The presentations can be found here.

Air Quality Forum

The Air Quality Forum serves as a platform for those engaging in the fight against air pollution, including scientists, non-profit organizations, and governmental institutions. In our forum, they present their current projects, research discoveries and learnt lessons in the field of air quality.

Open to the public, this forum provides a fantastic opportunity to gain insights into the challenges posed by air pollution, benefitting from the diverse perspectives shared during the discussions. The inclusive nature of the forum fosters networking and collaboration among participants, leading to potential synergies and the initiation of new partnerships.

Forum May 2024

Find the presentations here.

Forum December 2023

Find the presentations here.

Global Co-Location Status Meeting October 2023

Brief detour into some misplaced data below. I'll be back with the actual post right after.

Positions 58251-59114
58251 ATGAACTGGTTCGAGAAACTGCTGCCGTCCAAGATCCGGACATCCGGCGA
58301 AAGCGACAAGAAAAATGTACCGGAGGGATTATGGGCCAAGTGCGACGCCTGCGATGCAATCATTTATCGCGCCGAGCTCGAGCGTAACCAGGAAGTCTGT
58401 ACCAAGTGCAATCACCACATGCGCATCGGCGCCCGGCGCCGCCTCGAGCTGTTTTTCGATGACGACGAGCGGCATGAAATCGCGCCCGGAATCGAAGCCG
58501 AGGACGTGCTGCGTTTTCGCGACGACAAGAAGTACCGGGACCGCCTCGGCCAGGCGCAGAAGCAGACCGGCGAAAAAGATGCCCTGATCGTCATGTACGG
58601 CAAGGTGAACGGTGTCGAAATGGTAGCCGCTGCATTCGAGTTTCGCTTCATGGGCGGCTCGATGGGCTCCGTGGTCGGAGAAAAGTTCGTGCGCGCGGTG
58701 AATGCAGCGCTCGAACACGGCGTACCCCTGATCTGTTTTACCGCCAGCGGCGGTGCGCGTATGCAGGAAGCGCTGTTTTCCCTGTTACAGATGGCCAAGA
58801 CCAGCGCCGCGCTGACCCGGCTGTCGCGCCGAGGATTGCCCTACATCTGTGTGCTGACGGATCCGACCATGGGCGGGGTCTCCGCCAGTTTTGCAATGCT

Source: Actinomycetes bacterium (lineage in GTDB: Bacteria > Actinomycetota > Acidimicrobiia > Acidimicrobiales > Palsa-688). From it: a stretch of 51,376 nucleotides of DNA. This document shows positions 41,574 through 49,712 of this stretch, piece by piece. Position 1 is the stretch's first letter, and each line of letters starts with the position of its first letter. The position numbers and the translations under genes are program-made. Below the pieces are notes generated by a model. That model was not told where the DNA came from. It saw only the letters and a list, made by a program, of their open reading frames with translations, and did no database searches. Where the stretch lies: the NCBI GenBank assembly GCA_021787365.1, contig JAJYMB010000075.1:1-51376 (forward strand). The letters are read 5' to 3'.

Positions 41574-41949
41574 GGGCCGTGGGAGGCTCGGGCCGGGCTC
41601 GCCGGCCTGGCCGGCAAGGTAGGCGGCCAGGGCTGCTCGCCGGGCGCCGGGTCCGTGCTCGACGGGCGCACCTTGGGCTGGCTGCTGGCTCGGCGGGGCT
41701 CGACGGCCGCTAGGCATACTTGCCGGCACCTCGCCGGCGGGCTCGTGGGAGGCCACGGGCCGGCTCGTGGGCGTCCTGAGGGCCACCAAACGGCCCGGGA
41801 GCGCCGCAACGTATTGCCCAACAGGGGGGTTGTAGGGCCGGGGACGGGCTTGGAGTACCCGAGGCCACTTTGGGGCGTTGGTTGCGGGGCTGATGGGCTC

If you want to learn more about our scientific approach, below video from our global co-location status meeting on October 10th gives a very good overview on the current status of the project. In case you have any questions or are interested in participating, please reach out to us!

The data presented at the Global Meeting and the analysis scripts that led to the shown graphs are publicly available here.

Open Hardware Monitor

The AirGradient Monitors have some unique characteristics that sets them apart from other monitors in the market.


Open Air will focus on PM2.5 measurements with up to two independent PM sensors. Additionally, it measures temperature and humidity and other sensor modules can be added.


With our partnerships with research institutions in four continents that test the monitor against their reference instruments we can develop very accurate compensation algorithms.

Open Source Hardware

The Open Air monitor is fully open-source and open-hardware licensed under CC BY SA and thus allows researchers and makers to easily make adjustments in the hardware as well the firmware.